Lawyers for Limerick woman Ruth Morrissey, who is suing the HSE and two laboratories over the alleged misreading of cervical smears, have told the High Court that if she had known earlier about a review showing smear tests were reported incorrectly, the recurrence of her cancer could have been spotted sooner.

Ms Morrissey told the court that if she had known earlier about the review showing two smear tests were reported incorrectly, she would have asked for more scans and better surveillance of her condition. 

The 37-year-old was diagnosed with cervical cancer in 2014 but was not told until May last year that a review in 2014 and 2015 showed two smears taken under the CervicalCheck screening programme in 2009 and 2012 were reported incorrectly.

Her legal action resumed in the High Court today, where she told the court that if she had known about these smears in 2015 and 2016, she would "absolutely" have asked for more scans and better surveillance.  

If they had said no, she said she would have gone private. 

Her senior counsel, Jeremy Maher, said there was the opportunity to detect the recurrence of her tumour at an earlier stage. He said she would have had the probability of life rather than the probability of death. 

He said it was also their case that the number of cells on the slide examined in the 2012 smear test was inadequate. 

Mr Maher said they only became aware this month of a medical report which indicated that if the recurrence of Ms Morrissey's cancer had been identified in late 2015 or 2016, it would have been small and amenable to treatment including surgery.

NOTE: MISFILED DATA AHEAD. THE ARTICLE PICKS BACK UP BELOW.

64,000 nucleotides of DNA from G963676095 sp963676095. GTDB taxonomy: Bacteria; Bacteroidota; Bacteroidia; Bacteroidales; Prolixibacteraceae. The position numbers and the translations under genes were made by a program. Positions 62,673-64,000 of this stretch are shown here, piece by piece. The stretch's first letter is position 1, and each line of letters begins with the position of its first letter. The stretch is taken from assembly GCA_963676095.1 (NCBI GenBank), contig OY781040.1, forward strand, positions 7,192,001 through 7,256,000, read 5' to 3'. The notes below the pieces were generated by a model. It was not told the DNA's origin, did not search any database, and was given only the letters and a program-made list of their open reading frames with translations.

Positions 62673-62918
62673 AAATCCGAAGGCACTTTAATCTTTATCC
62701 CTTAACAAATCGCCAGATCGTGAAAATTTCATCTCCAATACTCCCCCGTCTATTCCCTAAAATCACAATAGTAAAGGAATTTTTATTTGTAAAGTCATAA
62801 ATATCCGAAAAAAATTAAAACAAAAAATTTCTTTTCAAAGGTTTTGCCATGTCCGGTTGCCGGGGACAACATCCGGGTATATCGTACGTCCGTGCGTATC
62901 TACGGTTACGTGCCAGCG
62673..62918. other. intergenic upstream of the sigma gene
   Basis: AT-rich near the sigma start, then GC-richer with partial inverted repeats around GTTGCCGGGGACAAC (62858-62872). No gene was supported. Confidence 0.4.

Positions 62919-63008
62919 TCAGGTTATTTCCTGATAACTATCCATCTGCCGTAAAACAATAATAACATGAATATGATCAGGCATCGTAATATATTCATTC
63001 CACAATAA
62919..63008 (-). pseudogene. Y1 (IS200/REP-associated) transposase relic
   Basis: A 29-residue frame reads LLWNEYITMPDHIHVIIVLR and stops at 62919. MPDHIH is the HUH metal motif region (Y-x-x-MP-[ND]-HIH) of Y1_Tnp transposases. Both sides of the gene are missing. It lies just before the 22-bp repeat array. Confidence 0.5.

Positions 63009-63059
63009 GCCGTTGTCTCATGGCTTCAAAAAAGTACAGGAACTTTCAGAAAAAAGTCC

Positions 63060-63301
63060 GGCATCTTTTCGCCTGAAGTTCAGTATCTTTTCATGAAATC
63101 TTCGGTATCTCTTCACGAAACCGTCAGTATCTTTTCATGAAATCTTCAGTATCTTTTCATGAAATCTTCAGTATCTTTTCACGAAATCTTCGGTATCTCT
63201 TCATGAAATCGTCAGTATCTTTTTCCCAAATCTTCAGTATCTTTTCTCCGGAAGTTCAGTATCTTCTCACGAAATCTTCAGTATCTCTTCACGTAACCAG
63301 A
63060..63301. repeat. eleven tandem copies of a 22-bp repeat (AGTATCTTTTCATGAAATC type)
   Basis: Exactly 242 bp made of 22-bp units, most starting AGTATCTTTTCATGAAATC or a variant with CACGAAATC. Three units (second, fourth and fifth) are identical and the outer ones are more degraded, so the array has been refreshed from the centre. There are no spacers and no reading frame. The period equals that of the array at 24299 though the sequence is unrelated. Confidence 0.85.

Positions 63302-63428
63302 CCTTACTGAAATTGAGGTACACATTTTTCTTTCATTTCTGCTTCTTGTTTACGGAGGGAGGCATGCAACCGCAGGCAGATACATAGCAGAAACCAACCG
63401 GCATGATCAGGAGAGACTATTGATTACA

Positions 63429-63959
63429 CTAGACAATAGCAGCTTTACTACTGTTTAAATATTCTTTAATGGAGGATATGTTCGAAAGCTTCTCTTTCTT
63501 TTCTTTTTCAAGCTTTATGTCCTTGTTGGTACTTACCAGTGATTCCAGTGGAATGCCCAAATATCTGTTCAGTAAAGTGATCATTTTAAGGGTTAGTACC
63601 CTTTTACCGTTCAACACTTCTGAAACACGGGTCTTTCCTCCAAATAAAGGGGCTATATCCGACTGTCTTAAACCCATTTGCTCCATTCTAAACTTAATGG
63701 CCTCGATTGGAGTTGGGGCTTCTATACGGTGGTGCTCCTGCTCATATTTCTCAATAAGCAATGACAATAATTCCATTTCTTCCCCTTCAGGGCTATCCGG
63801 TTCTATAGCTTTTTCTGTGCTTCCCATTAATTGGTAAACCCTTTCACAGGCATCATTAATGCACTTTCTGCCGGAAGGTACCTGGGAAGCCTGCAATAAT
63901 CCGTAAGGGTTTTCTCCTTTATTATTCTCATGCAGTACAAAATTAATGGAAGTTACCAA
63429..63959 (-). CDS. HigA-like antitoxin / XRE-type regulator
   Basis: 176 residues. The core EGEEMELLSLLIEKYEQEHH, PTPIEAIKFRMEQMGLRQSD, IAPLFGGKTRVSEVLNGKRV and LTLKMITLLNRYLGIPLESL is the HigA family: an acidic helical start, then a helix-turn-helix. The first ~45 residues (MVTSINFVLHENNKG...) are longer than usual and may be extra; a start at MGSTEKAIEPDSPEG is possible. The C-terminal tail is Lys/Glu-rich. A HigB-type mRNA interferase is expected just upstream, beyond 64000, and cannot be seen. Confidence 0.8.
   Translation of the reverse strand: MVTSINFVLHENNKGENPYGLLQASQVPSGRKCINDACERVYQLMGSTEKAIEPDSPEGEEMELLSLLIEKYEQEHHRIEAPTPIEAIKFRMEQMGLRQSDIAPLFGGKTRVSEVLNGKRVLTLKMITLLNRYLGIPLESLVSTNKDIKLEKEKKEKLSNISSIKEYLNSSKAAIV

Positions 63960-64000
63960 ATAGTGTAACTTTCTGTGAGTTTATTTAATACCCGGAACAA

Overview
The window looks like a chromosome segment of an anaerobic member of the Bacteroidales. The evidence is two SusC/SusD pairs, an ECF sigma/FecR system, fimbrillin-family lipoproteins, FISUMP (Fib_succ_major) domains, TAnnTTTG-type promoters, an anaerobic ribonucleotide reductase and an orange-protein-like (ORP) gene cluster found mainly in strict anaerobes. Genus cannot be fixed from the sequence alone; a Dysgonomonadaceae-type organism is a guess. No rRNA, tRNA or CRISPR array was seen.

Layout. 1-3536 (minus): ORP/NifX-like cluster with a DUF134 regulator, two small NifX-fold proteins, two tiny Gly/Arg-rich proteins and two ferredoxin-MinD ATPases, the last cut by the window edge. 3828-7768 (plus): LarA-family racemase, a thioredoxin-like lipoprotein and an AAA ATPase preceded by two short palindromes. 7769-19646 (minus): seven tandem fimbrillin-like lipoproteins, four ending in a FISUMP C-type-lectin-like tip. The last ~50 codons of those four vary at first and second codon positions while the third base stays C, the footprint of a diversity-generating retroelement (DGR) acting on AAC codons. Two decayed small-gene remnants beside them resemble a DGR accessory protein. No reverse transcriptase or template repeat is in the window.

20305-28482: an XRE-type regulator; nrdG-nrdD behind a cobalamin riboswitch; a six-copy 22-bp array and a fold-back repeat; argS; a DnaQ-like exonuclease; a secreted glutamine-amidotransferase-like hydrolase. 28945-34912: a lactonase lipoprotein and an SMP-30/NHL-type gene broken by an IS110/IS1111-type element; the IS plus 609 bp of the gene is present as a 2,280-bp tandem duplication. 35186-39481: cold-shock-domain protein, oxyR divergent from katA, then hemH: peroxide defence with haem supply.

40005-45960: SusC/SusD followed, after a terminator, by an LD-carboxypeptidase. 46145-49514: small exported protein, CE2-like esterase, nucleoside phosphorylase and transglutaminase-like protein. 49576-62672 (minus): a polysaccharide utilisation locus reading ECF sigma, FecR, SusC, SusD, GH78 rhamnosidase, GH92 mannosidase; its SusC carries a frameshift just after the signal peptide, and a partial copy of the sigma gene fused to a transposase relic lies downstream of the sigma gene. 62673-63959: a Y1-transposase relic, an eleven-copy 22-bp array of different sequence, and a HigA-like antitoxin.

The court heard that Ms Morrissey has undergone 25 sessions of radiotherapy and chemotherapy since she was diagnosed with a recurrence of her cancer a year ago, and is suffering from chronic pain and fatigue. She has been told surgery is not possible.  

Mr Maher said she had also been diagnosed with breast cancer and had a double mastectomy last November.

He said her prognosis would be excellent but for the cervical cancer. 

The court heard a letter from Ms Morrissey's treating consultant said her scans and an MRI this month showed disappointing results and there was a concern that the symptoms had returned. Mr Maher said her prognosis remained "very guarded".

Ms Morrissey herself told the court it was "tough" at home, and with so much radiotherapy and chemotherapy they thought she had a chance of getting through.

Her husband, Paul Morrissey, told the court it had been extremely tough for the family and it was like there was a dark cloud over them.  

He said it was like a bad dream you cannot wake up from. He said it seemed to be one thing after another and it was "heartbreaking, terrifying and unimaginable".

The laboratories - Quest Diagnostics and Medlab Pathology - deny all the claims against them.

The HSE has admitted it owed a duty of care to Ms Morrissey, but not to her husband.  

The HSE earlier objected to the case being widened to include Ms Morrissey's claim that if she had known about the review earlier she would have had more scans and the recurrence of her cancer would have been diagnosed sooner.  

Mr Justice Kevin Cross ruled the case should proceed on the expanded basis. He said it had to go on and it would be grossly unfair if it did not.

The case will continue tomorrow and is expected to take around six weeks.